• – A security and personal bond

If you intend to become an international student in a Malaysian higher education institution, using this education portal (www.studymalaysia.com) could prove to be a good start for exploring your options.

You can also apply for a working visa if you plan to earn a livelihood in Malaysia. Employment passes should be issued by the government and can either be long-term employment passes that are granted for a period of up to 5 years or temporary employment passes (valid for any amount of time as long as it’s less than 2 years). In addition, look out for Professional visit passes (valid for about 6 months) that may be available for expatriates.

To attain an employment pass, there’s apparently a minimum age requirement of 27 years (23 if you’re employed in the IT sector).

Here’s a list of documents that you should expect to need in order to be eligible for an Employment pass:

  • – Visa application form
  • – An acceptance letter from a Malaysian company
  • – Confirmed flight tickets
  • – A passport with at least 6 months validity
  • – Bank statements
  • – Two recent photographs of size 35X45 mm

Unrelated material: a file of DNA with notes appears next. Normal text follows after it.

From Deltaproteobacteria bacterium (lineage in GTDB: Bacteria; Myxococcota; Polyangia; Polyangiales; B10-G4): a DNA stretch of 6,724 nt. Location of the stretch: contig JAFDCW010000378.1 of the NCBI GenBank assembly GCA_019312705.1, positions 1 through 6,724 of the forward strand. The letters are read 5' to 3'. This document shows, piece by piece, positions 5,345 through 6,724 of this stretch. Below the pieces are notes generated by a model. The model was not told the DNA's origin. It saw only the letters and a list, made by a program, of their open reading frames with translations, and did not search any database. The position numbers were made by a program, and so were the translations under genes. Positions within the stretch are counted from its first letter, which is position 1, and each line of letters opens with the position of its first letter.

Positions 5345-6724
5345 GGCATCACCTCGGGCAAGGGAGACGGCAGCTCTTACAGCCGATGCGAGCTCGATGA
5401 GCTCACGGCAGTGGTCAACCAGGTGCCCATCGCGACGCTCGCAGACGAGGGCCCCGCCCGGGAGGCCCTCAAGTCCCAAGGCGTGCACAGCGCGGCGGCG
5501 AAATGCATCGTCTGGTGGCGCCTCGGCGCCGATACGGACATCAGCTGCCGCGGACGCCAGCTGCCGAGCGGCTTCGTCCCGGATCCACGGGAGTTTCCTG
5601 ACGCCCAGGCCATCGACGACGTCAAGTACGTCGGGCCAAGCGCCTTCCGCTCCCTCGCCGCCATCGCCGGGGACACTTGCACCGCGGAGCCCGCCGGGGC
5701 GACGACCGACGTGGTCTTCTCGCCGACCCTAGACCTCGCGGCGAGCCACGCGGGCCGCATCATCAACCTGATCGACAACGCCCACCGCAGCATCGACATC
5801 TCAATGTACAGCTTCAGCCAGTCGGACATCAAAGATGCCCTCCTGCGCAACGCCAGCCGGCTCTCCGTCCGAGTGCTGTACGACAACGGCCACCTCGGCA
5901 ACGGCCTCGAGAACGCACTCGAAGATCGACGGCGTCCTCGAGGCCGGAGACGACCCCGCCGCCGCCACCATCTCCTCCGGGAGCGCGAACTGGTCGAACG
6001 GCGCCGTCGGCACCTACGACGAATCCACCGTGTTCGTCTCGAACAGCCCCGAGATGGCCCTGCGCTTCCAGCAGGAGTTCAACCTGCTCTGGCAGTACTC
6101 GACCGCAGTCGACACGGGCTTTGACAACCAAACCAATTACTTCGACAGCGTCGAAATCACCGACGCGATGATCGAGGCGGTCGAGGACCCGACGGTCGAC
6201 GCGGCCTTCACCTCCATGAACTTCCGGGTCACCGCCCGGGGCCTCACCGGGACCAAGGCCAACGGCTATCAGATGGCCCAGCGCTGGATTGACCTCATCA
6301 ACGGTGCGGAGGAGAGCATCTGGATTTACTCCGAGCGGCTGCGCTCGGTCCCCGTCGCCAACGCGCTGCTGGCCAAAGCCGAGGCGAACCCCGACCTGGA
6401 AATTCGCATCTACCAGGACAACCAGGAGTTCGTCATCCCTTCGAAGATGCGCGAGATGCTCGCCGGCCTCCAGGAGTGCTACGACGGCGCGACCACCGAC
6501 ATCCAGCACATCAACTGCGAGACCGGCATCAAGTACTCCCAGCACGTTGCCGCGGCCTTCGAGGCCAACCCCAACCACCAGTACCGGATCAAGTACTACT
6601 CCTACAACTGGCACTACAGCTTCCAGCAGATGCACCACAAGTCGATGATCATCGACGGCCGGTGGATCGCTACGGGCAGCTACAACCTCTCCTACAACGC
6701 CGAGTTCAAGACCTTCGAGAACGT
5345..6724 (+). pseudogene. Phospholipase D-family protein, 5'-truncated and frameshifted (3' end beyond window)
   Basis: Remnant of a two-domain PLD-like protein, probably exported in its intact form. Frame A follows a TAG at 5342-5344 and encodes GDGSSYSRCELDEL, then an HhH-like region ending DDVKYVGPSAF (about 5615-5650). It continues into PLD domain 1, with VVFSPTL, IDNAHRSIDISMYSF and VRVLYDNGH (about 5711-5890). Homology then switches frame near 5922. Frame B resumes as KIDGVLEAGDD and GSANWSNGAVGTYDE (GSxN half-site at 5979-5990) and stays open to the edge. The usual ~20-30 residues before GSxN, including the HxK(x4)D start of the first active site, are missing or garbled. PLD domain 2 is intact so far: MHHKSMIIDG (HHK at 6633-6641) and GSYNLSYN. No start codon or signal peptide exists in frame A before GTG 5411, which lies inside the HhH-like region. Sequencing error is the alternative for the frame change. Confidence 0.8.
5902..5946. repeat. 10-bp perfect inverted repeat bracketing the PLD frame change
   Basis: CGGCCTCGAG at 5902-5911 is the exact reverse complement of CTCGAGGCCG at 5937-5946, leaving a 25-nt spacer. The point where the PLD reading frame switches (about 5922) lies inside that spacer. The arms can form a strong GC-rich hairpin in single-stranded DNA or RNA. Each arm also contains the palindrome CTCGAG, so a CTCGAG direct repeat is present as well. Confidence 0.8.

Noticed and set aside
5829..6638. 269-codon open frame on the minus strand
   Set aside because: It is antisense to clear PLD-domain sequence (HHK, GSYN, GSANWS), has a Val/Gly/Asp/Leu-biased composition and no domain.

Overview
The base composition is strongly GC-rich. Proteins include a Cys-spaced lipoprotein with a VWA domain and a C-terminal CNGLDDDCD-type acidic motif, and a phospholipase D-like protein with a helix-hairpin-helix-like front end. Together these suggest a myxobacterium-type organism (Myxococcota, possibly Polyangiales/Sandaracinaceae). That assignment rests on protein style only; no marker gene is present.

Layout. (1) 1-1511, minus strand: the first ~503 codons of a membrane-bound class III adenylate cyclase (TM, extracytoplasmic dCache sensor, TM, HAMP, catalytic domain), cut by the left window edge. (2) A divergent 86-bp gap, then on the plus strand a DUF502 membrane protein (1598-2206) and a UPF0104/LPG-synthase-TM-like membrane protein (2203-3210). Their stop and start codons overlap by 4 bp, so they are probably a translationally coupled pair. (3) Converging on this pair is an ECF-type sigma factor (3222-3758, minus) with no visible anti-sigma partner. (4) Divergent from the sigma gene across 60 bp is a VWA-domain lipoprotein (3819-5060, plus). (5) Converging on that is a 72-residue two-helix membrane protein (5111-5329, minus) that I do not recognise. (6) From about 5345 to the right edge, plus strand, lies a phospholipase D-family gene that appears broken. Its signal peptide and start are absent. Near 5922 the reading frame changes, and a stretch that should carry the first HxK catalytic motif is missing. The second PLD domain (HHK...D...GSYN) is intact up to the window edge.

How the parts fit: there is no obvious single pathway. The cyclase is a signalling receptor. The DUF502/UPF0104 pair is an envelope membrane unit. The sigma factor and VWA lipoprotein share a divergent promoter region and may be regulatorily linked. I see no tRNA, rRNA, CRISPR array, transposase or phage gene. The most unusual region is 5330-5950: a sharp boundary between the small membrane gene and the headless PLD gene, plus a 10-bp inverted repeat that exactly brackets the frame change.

Adhere to Malaysia’s tax regulations

Whether or not you like paying taxes, they are an integral part of our economic system. They’re probably found in just about any nation you can mention. In Malaysia, however, you might find special regulations for expatriate taxpayers (including how they pay income tax).

Expat employees in the country who have worked for more than 60 days but less than 182 days, are probably classified as ‘non-residents’ and can expect to have to pay income tax at a flat rate of 28%.

Those who work in Malaysia for over 182 days? These can be classified as ‘residents’. There may be other criteria set out in the Income Tax Act that employees should take note of, so please be sure to do your research.

Income tax exemption might be possible for employees in Malaysia and can let them be exempt from paying income tax. Expect certain criteria to have to be met, though.